As one believes in scholarship and wants to be scholarly, as one wants to be called a ‘scholar’, therefore one is inquisitive, receptive, and interested in borrowed information. But a true disciple is not inquisitive because he’s totally busy practicing what he has learned. He’s so busy practicing what he has come to know, practicing all the hypotheses he has been taught, all the doctrines he has been given, all the gospel that he has heard, and all the instructions given to him. So, a disciple is not after knowledge or information, or running around after libraries and books. A disciple always turns within. He wants to be practical; he wants to experience, that’s all. Therefore, he wants to practice.

Then comes the fact that you cannot change your master. He’s not changeable; he’s unchangeable. A master is unchangeable. Those who change have only changed the designation. When once you change, you have changed your teacher, but not the master. A teacher may be changed, but a master can never be changed because a master will simply appear in another Form. There are instances in which the disciples of Ramana Maharshi would see Baba in Ramana Maharshi. There are disciples of Jesus Christ who could see Christ in Sathya Sai Baba.

So, a master can take any number of Forms to rally you round, to make you arrive at the goal. Finally he will show, "Hey fool! You went there. But don’t you know that I'm the very Form to whom you have gone?" (With our mentality, madness is totally exhibited!) Therefore, a master is never changeable. Even if it appears that he has changed, it is not so. Why? Because, if he decides, he can simply change his Form in any way he wishes.

Then finally, I should also tell you that you require and need the company of the master to the maximum extent possible. A student cannot be in the constant company of a teacher. However, a disciple spends the maximum time possible in the company of his master.

So, "Where am I?" Am I in the position of a student, just with a visitor’s visa? Am I a student, here to read and memorize? Am I a student, just going around to different places? Am I a student, relying on borrowed information? Am I a student, learning all based on hearsay or on written material? Am I a student?" I should be that first.

Then from the student, I should grow to the state of being a disciple: of realizing the master within. I should speak from the heart level, keeping a lifelong contract with the heart. I should turn within, practicing all that has been taught and spending maximum time in the company of the master.

A Devotee: Reaching the Stage of Oneness

Now I will complete this discussion by mentioning the last stage, that of being a devotee. The final journey, the final goal, is that of being a devotee. As a student, you are separate. This you can call a ‘dual’ relationship. As a disciple, you come closer to the master. This is a ‘qualified non-dual’ relationship. The relationship between a student and a teacher is dual. The relationship between a disciple and a master is that of ‘qualified non-dualism’. Then we come to the devotee and the relationship between a devotee and God.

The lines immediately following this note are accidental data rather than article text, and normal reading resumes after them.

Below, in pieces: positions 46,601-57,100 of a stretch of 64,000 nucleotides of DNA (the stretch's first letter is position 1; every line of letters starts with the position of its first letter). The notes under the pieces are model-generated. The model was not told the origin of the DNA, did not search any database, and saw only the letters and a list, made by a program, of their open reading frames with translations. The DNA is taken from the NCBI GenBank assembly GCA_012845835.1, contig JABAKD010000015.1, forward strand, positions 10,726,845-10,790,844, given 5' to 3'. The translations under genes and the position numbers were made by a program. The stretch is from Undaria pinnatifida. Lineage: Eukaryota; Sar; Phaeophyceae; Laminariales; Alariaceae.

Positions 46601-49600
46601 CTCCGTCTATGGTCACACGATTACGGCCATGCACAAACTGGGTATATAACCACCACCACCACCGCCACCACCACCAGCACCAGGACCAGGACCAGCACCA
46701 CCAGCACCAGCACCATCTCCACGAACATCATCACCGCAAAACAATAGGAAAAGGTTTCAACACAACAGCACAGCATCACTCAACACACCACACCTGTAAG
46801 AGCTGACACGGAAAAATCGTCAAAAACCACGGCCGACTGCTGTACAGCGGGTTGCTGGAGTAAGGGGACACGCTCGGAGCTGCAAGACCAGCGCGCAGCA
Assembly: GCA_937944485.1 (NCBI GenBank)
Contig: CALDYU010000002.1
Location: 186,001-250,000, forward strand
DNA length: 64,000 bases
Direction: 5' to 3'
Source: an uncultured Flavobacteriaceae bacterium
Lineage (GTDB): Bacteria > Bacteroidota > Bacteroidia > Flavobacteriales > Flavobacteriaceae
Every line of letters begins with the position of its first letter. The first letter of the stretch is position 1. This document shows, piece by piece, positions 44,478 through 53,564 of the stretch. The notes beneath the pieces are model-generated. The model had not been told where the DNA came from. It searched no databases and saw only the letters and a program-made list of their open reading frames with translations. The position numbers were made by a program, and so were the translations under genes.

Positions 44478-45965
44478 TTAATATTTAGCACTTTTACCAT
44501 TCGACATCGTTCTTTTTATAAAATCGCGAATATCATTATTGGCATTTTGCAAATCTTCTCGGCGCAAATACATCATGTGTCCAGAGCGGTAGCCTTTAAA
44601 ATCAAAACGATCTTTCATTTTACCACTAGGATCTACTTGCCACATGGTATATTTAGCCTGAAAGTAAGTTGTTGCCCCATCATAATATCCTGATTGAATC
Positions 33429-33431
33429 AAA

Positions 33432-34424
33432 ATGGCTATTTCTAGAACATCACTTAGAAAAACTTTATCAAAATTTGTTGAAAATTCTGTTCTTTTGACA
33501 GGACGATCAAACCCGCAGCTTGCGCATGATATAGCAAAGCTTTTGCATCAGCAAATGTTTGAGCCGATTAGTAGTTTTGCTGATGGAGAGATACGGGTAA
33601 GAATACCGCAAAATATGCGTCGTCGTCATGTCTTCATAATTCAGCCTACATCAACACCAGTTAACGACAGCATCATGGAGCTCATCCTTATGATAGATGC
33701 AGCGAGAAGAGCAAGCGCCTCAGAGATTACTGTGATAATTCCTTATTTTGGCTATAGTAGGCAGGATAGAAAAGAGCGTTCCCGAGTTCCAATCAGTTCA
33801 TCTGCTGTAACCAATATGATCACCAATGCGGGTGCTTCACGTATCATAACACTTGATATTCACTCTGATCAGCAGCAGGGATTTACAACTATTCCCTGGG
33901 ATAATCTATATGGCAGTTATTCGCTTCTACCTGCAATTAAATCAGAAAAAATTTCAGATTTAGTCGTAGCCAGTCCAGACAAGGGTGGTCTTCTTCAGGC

The relationship between a devotee and God is ‘non-dual’. In this relationship, there is nothing like being with a master or being with a teacher. The devotee is One with the master. Or you can say he has total identification with the master. He and the master are One and the same. Why? Constant thought and constant meditation on the master will make him the master himself. Brahmavit Brahmaina Bhavati: "The Knower of the Brahman becomes Brahman Himself." So, by constantly contemplating on the master, a disciple becomes the master. He even looks like his own master. Bharatha looked very much like Ramachandra because he was constantly thinking of Him.

Similarly, my friends, the relationship of a devotee demands that you should be like your master. Let his message be your life, just as my master, Bhagavan Baba’s message, is my life: "Life is Love," so let my life be full of Love. My master, Bhagavan Baba, is Truth, so let my life be one of Truth. Our Bhagavan is all peace, so let me be peaceful unto myself. Bhagavan is blissful, so let me be blissful.

This practice, this kind of cultivation or developing of the master’s features is necessary in order to become a master unto yourself. Become a replica, a carbon copy of the master through total identification with Him. This is what we call the ‘non-dual’ relationship, which is the final state.